Home > Message from PPS's Anthony Hamlet regarding contract negotiations

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Dear Valued Stakeholders,


In light of the recent vote by members of the Pittsburgh Federation of Teachers (PFT) to authorize a strike, I’m writing to keep you apprised of the current state of our negotiations as well as to clarify the facts and explain the District’s rationale for its position. Tonight, the PFT executive committee will meet to discuss the issues in advance of tomorrow’s negotiation session. It’s important that the public knows the real issues that they could potentially be striking over. The real issues at stake are about the District’s ability to put kids first.


Now, onto the facts, the sticking points in our negotiations and the issues on which a potential strike hinges. The Pennsylvania Labor Relations Board appointed a neutral third-party fact finder to explore all issues at stake. This fact-finder agreed with the District on most issues, including: 


Principals’ Right to Make the Best Decisions for Their Students. Currently, we are one of the only urban school districts in the nation that gives teachers the power to override their principal with regard to their class schedule and teaching assignments. We want to empower principals to make these decisions – in consultation with the teachers and with a committee at each school – to produce the best results for the students. We want to hold our principals accountable for improving student achievement in their buildings; to do that, we need to give them the autonomy to make the best decisions possible when scheduling their students.  We are more than willing to create processes that will allow teachers to appeal an assignment they truly do not want or believe is inappropriate. However, the PFT has not, to date, been willing to work with us on this point.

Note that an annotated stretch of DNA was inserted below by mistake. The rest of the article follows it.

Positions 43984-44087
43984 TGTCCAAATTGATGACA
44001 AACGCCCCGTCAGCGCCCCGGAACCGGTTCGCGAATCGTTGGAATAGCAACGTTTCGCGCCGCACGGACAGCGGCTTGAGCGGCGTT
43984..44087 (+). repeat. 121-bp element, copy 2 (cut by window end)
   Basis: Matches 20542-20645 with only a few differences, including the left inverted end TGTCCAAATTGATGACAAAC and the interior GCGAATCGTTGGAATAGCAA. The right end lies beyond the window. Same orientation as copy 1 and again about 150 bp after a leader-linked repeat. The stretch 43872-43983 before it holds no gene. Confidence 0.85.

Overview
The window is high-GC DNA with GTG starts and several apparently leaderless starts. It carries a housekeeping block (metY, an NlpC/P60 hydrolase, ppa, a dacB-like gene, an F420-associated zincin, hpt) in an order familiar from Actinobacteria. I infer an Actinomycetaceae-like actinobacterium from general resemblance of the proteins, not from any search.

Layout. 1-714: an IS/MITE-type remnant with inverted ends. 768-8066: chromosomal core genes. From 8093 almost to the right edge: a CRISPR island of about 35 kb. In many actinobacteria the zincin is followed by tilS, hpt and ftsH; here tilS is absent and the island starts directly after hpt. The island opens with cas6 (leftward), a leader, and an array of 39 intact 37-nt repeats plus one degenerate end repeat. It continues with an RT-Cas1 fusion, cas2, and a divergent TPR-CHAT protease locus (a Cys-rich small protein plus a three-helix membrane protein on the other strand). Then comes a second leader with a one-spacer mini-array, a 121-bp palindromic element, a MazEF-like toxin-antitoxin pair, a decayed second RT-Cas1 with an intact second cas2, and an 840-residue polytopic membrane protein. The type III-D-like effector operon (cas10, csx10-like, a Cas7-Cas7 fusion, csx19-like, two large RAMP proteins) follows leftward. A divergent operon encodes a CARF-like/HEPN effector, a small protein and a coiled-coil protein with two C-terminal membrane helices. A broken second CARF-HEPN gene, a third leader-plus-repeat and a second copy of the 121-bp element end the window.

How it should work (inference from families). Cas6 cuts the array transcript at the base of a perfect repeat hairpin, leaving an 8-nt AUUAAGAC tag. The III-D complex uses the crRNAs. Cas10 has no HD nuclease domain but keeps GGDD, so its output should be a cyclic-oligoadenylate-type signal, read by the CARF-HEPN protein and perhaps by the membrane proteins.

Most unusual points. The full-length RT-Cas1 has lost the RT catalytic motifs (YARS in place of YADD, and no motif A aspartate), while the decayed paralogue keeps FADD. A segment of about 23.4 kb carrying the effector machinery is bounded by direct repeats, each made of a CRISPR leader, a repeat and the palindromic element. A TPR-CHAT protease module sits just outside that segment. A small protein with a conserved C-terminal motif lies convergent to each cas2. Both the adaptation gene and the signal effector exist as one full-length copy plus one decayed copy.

Teacher Churn. Currently, a loophole in our human resources process creates too much movement in our schools. Today, if a teacher is hired after Aug. 1, the personnel system considers the job unfilled. That means teachers hired after Aug. 1 may move – something we refer to as “churn.” This is extremely disruptive for students and is negatively affecting our most high-needs schools – where poverty rates are up to 90% and the staff turnover ratio is nearly 30%. In the 2016-17 school year, nearly 100 staff were displaced as a result of the Aug. 1 rule. The District wants to minimize churn and put the best teachers in front of the children who need them most.